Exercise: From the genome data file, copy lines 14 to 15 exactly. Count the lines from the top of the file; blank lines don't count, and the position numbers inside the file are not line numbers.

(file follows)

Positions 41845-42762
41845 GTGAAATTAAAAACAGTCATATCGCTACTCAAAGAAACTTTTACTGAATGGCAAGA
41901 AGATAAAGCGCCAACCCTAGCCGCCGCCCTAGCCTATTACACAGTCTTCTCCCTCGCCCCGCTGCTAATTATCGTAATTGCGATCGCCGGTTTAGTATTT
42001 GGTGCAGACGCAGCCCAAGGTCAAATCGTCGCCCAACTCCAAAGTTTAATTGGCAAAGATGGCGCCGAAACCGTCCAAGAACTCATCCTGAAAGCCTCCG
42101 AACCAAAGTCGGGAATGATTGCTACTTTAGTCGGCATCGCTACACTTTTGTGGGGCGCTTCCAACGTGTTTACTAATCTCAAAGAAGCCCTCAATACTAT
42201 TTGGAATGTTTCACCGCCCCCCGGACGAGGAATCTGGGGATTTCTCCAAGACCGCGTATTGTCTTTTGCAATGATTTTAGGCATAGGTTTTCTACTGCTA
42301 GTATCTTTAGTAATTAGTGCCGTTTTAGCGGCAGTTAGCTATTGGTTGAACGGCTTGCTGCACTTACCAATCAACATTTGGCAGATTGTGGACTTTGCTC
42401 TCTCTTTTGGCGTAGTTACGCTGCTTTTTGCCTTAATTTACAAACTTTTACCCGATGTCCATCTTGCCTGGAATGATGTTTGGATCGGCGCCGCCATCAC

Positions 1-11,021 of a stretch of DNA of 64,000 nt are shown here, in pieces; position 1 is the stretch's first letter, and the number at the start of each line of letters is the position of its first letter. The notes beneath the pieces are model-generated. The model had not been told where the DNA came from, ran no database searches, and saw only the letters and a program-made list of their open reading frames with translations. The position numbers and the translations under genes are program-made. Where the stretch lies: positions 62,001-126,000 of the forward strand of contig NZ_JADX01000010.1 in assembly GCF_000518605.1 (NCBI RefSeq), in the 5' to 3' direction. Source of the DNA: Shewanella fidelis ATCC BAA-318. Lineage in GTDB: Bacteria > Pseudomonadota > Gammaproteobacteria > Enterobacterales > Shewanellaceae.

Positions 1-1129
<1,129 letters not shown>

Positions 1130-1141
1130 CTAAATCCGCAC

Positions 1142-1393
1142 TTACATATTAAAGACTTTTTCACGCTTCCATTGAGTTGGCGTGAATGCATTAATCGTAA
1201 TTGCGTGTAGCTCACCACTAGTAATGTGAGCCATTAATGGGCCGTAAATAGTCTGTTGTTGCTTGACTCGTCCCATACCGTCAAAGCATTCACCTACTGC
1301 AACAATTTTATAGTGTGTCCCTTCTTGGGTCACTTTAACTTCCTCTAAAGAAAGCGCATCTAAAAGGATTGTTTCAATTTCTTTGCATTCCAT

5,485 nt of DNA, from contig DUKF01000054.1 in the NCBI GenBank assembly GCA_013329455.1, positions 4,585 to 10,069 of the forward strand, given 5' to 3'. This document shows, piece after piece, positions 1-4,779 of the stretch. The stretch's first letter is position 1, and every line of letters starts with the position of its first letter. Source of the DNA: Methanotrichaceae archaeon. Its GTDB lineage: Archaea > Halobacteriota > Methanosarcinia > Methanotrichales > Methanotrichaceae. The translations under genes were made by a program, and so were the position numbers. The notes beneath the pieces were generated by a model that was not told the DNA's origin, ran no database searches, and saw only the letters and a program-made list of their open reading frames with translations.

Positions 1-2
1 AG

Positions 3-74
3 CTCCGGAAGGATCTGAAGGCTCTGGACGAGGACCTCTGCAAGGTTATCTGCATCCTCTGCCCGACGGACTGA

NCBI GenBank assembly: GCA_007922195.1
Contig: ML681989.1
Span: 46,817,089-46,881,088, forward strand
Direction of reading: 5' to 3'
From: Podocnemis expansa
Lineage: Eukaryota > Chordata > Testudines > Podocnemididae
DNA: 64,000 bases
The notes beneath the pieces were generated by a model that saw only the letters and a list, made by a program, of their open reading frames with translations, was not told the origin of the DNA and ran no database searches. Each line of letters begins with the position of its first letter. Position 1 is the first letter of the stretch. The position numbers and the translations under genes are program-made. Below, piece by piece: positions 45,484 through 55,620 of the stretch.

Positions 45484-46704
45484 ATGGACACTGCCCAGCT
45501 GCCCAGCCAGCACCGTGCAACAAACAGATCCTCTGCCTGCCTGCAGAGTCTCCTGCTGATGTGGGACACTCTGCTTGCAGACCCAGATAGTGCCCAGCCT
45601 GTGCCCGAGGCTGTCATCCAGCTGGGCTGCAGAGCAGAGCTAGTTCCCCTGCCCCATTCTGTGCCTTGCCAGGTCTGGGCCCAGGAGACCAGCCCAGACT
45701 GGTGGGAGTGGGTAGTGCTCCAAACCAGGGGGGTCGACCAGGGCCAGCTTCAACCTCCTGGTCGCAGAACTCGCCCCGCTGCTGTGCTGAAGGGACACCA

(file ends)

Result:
Positions 1142-1393
1142 TTACATATTAAAGACTTTTTCACGCTTCCATTGAGTTGGCGTGAATGCATTAATCGTAA